The Building suffered during the Civil War, but was repaired by 1661 when Warden Woodward of New College found it ‘new mended, lathed and tiled‘. However much of this damage was repaired, and during the latter part of the 17thC, the School regained much of the reputation it enjoyed before the Civil War. At one time the windows of the Schoolroom contained the Royal Arms and those of Lord Williams and his connections. The decline of Thame Grammar School is generally considered to have begun during the 1st half of the 18thC, with a succession of Masters whose primary interest seemed to be in the collection of their Salary and other Emoluments, rather than the Education of the boys. The school reached its lowest ebb, under the masterships of the Rev T T Lee (1814-1841) and the Rev T B Fookes (1841-1872). By this time the school had also largely ceased to be a “free” School. The establishment of “Howard House Academy” in 1840, under the Mastership of J W Marsh, was attracting more Day-boys and Boarders due to (according to the Schools Inquiry Commission in 1866) its low fees, and the ‘practical business’ and ‘sound commercial’ character of the education provided. Education was also becoming readily available to all children, the British School being established in Park Street, in 1836. By 1866, Thame Grammar School only had 2 day-boys on its Books and no Boarders. From 1870 there were no Pupils at the School, the last boy commonly reported as Jack Stevens, the son of a Grocer in the Town, and Dr Fookes finally resigned as Headmaster in 1872. A new Board of Governors was formed in 1873 with a view to the establishment of a new school for up to 120 scholars, 60 of them being boarders. Consideration was given to extending the existing school building, even at the expense of pulling down the Almshouses. Finally, it was agreed to build new premises on a site in Oxford Road, opposite the old Priestend Tollhouse, and on land purchased from Mr Samuel Field. Expenditure was approved by the Charity Commissioners, and with money raised from the sale of the old School Building in Church Row, and other property in Thame. The old school building was sold in 1877 and became a Girls School until 1908, when the Girls School moved to the Mansion House on the High Street and became the Girls Grammar School. (Now the Site of the Co-op store).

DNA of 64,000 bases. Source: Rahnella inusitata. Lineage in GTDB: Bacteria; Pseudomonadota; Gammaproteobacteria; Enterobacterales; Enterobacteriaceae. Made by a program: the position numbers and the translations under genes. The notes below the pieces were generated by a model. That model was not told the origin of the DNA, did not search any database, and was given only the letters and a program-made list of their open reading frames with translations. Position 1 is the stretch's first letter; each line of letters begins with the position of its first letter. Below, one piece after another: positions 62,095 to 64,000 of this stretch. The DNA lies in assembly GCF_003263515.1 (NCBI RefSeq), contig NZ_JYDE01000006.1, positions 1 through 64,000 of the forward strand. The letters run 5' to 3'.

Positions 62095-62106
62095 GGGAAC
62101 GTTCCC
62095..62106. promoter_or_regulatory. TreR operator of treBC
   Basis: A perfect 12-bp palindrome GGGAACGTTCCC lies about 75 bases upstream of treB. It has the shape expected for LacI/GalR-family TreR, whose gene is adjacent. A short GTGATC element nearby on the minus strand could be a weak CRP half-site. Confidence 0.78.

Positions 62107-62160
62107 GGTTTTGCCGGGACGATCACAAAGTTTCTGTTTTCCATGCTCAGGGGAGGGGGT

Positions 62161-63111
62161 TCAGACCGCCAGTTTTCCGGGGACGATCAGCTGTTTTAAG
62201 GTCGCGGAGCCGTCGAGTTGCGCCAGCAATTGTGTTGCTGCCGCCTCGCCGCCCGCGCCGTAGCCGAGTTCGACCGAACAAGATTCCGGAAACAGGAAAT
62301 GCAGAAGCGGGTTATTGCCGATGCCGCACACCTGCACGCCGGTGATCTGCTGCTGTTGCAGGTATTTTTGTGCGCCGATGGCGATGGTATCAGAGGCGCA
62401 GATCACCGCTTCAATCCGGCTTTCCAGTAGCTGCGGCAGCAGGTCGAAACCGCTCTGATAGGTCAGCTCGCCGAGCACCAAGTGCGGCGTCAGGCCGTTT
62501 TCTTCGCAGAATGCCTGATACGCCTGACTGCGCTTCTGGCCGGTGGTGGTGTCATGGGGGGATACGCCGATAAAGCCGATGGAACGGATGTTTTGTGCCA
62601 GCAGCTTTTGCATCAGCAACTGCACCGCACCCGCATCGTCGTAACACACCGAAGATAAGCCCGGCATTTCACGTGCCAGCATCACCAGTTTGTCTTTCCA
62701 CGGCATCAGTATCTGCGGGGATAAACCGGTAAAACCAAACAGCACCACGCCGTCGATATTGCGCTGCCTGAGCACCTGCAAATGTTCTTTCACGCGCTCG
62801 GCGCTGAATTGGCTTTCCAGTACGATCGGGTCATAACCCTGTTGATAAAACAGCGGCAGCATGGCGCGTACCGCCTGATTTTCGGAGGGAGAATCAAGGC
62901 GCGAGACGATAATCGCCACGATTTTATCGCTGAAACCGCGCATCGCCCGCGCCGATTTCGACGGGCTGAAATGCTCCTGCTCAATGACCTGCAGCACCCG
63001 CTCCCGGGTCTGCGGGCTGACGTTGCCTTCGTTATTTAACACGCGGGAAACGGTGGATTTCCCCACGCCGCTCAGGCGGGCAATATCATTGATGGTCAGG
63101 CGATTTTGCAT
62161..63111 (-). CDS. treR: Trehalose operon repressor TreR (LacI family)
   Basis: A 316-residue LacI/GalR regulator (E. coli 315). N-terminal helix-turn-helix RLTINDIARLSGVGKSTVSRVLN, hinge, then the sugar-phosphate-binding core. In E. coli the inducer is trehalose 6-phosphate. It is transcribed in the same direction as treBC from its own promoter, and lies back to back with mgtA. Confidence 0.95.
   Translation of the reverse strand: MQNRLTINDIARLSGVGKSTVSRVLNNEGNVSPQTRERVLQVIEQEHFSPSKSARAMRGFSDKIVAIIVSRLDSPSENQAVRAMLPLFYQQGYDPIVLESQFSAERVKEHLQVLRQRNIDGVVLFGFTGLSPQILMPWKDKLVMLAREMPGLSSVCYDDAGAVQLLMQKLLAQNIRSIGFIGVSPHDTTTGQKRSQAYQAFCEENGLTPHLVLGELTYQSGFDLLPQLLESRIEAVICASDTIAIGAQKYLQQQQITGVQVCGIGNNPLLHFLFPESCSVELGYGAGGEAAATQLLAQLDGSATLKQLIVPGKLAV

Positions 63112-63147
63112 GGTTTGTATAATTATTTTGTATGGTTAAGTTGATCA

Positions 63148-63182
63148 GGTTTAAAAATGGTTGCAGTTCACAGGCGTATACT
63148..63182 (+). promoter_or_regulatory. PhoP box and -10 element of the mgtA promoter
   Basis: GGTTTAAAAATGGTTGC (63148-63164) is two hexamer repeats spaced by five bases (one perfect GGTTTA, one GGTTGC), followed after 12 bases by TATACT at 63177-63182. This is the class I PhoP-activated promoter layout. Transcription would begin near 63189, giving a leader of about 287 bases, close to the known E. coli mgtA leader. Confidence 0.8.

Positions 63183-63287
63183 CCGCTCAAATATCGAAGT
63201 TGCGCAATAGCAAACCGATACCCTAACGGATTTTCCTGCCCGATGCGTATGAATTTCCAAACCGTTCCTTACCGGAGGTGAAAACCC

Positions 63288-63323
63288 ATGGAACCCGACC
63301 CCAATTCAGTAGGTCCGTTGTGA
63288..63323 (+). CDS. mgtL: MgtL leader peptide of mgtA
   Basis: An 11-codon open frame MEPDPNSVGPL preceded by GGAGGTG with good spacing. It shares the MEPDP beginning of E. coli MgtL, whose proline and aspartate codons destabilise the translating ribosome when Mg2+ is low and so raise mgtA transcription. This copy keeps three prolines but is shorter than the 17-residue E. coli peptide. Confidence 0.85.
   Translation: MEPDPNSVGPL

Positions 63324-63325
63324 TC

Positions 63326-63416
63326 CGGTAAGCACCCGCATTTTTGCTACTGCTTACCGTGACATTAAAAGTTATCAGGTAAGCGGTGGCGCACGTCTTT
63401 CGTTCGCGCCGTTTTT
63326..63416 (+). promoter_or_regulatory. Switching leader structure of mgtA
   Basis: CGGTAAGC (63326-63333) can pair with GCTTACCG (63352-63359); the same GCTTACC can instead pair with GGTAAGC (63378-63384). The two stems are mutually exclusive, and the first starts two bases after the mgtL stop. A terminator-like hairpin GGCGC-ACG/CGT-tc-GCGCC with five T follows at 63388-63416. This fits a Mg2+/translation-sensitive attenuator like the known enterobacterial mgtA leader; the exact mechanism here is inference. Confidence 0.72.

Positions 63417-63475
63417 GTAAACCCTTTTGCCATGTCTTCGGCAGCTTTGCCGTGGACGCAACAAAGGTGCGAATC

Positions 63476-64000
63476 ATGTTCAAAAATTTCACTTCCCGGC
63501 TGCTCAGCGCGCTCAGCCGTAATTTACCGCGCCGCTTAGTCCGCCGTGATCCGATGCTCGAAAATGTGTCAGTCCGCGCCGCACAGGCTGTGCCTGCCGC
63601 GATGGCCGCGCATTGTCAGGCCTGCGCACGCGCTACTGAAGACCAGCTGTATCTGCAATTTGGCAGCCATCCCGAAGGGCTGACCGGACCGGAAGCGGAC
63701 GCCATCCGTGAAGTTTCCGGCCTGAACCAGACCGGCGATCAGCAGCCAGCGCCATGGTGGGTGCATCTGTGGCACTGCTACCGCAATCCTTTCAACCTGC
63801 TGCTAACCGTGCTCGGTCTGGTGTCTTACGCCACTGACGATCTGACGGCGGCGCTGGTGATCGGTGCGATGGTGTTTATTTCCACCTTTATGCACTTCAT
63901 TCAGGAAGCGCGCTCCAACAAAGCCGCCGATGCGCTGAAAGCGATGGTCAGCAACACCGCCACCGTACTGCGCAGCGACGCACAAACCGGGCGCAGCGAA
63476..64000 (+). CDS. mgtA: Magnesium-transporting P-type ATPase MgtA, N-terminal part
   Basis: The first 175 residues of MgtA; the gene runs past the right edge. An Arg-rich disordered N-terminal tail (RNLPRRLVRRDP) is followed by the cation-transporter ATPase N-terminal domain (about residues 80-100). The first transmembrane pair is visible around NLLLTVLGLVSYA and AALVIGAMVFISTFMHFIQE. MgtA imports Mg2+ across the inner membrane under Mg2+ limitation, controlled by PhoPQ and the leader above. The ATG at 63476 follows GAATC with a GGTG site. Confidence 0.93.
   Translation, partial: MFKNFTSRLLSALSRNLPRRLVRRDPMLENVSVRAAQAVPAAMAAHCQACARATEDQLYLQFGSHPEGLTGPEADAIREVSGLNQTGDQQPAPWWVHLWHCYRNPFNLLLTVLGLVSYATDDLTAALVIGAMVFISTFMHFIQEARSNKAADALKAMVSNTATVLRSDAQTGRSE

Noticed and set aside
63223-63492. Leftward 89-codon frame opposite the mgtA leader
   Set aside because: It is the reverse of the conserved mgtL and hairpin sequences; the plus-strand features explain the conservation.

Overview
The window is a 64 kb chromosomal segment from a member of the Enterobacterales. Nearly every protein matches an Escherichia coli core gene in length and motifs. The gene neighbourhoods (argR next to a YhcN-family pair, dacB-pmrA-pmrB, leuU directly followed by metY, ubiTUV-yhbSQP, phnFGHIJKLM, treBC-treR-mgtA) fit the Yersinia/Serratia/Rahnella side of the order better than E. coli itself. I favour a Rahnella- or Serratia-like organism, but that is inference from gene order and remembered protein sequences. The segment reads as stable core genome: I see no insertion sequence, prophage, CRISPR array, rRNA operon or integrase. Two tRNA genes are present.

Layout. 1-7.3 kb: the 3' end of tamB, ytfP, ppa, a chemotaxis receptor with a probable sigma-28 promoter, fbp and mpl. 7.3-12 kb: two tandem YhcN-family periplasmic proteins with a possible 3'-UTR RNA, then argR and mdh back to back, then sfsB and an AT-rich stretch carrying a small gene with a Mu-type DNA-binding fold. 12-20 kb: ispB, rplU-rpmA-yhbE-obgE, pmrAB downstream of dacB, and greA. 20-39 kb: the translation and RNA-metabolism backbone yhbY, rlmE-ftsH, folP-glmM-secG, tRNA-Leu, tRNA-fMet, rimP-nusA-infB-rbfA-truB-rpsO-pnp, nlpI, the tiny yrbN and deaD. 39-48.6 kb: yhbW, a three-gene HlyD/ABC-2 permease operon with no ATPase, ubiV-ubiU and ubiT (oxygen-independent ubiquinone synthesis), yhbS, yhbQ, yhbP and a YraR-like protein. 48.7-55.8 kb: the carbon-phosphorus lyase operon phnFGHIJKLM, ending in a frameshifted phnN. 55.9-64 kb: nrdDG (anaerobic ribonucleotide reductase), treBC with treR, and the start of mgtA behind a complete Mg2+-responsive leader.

The original Thame Grammar School building remained empty for a number of years before being sold to become a Private Residence, and later Commercial Offices. Various 19th & 20thC additions have been made to the old Building, including the Staircase and Bandstand bought from Lord Rothschild’s House at Halton near Aylesbury, when the School Building was used as a ‘Dance-hall & Cafe’ between the 2-World Wars.
Jazz Trumpeter, Bandleader & Formula-1 Driver Johnny Claes 1916-56 was born in London to a Scottish mother & Belgian father. He was educated at Lord Williams’s School
Mansion House School
A House, once the ‘Mansion House‘ of the Knollys Family in the High Street, Built in 1572 and demolished in 1965. It was erected by Sir Francis Knollys (d.1629), and was later rebuilt & inhabited by Francis Knollys, MP (d.1757), and by Sir Francis Knollys, Bt, MP (d.1772). During its time it served as a Private House, a Billet for Royalist Troops, a Refuge for 50 French Clergy. The Mansion House School was opened in 1808–9 by John Jones, a former Master of the old Market House School, and continued for about 20-yrs. In 1840 it was taken over by L D Hunt, and extensive alterations were made which included new Classrooms, Boarding Accommodation, 2 Halls, a Gymnasium, and Swimming Bath, and the School was reopened as the Oxford County School. In 1868 James Marsh, at one time a Master of the British School became Headmaster and the School was Amalgamated with Howard House School, a Private School which he had opened in 1854 at Cuttlebrook House. At this School Instruction of a ‘sound Commercial Character‘ was given for low Fees. By 1866 he had 120 pupils, of whom 80 were Boarders. The combined Schools Advertised under the joint names of the Oxford County Middle Class School and Howard House School, and promised ‘a practical Commercial Education‘. Boys were prepared for the Universities, the Civil Service, and especially for Professional & Business Careers. There was a Preparatory Department. Marsh’s son J W Marsh succeeded him in 1883 but committed suicide in 1888 because of Financial difficulties. The School was then taken over by T Gardner and in 1894 by C H Hills. In 1900 it became a Preparatory School and in 1908 it was transferred to London. It was used as a Girls Grammer School from 1917 to c.1948 when the School moved to Holton Park, Wheatley.